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Hit the reset button in governor’s race with Libertarian Party

The polling station at Columbia College on Election Day, March 20th, 2018. | James Foster/For the Sun-Times

With the two major parties more concerned with partisan bickering and scoring points than actually getting together and working for the good of the nation, 2020 could be the year of the Libertarian. The latest fad on social media is the #walkaway movement, where people are expressing their disillusion with the Democratic Party. So where to turn now that your own party has betrayed you? Welcome to the new normal folks, and cross over to the Libertarian Party.

We have two miserable major candidates for governor this upcoming November, both throwing their billions down the Illinois sewer system. But we have an option to start a movement. While more than a quarter of Illinois residents say they would support an unnamed third party candidate, according to a recent poll, most of them don’t know the name Kash Jackson. He is your third party option, a nobody that nobody sent.

Rauner and Pritzker are sniping and name calling, spending and spending, trying to convince you how bad the other one is. They are both awful choices. We need to hit the reset button, not the snooze button. Kash Jackson is the reset. Can we give him a chance to get his message across and let voters decide? Give him a little press. Let him into the debates.

Scot Sinclair, Third Lake

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Goodbye Mr. Pruitt, and good riddance

In regard to his disgraced, outgoing EPA chief, Scott Pruitt, President Donald Trump had the following to say: “He’s a terrific guy. He’ll go and do great things and have a wonderful life, I hope.”

I think it’s safe to say that Donald Trump is not echoing the thoughts and words of a majority of his fellow citizens. After little more than a year in office, Mr. Pruitt has already done more damage to our environment than all of his predecessors combined. And while I don’t wish anyone any harm, I wouldn’t shed a tear of remorse if Mr. Pruitt suddenly experienced some of the ill effects of his reckless deregulation.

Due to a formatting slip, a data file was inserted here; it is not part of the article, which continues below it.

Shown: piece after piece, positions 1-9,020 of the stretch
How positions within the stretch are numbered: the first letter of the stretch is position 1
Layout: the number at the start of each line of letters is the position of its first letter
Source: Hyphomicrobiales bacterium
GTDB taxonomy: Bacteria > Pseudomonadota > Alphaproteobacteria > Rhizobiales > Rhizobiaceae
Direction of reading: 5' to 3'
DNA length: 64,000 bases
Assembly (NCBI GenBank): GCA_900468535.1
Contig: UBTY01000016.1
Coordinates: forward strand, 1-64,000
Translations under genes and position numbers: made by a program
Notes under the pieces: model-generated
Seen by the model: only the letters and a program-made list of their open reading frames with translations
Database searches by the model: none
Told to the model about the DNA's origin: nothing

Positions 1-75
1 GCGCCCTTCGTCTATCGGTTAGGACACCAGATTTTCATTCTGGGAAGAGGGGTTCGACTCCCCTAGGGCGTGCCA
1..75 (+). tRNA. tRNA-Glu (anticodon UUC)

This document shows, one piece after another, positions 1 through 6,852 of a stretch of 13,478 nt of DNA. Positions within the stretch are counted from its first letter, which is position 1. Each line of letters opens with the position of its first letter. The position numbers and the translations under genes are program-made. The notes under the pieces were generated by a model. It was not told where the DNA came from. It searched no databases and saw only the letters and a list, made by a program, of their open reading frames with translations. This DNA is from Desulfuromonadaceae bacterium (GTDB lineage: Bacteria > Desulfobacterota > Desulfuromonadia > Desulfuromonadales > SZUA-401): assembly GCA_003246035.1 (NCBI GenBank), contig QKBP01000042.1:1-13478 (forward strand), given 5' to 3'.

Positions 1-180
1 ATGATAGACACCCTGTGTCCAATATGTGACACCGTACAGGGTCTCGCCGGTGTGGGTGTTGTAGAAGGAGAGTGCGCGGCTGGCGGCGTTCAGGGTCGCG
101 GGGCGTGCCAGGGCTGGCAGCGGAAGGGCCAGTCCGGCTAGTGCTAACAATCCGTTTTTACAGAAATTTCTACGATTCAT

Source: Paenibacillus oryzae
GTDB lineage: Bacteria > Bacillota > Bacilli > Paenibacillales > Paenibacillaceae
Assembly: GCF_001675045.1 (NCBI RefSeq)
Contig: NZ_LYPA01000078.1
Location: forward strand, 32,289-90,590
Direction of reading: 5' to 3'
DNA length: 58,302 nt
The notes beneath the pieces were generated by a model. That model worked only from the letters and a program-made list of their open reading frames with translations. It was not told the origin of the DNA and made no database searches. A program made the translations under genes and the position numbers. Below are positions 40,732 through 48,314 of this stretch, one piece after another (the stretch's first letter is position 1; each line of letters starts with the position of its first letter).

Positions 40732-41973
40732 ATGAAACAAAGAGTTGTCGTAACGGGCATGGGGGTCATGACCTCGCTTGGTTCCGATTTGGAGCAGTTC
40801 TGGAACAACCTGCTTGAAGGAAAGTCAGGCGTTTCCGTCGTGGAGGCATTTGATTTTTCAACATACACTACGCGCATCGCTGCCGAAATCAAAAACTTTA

If only he could take his co-conspirator with him. They could ride off into the sunset together — Trump in his expensive pin-striped suit labeled “made in China” and Pruitt in his equally expensive tactical pants.

Goodbye Mr. Pruitt, don’t let the door of your $43,000 phone booth hit you on the way out.

Robert Ory, Elgin

Who are the real “criminals”?

We know how horrid and threatening the countries are that our border-crossers are fleeing. For the most part, they are asylum-seekers, and our proper procedure is to detain them and then arrange an asylum hearing. Calling them criminals would be akin to calling everyone who enters a bank, a bank robber.

We now know Trump’s motivations for his administration’s policy toward these people: Call them criminals to inflame the base, and then treat them cruelly to discourage others thinking of applying for asylum. It is not surprising to realize the Trump administration includes the very people operating outside the law — they are the actual “criminals.”

Lee Knohl, Evanston

Crimes against children

How dare U.S. Rep. Adam Kinzinger (R-Ill.) lecture us about war crimes in Syria against children when the United States is committing crimes against children in our very own country!

Kinzinger is turning a blind eye to the Trump administration’s brutal treatment of vulnerable families. Who gave him the right to tell us who to have more compassion for?

All the children in this world deserve our compassion and help, whether they come from Syria, Mexico, Guatemala or the United States. It is our moral responsibility to improve their lives.

Debra Doyle, Morris

Sickening hot-dog spectacle

Those annual hot dog-eating contests are always nationally televised, even though they are so disgusting and stupid that they shouldn’t be dignified by the media or even staged in the first place. To hear ESPN’s national morning hosts applaud this year’s repeat winner as a true champion and an American hero was almost as nauseating as the sickening spectacle itself.

Ed Stone, Northbrook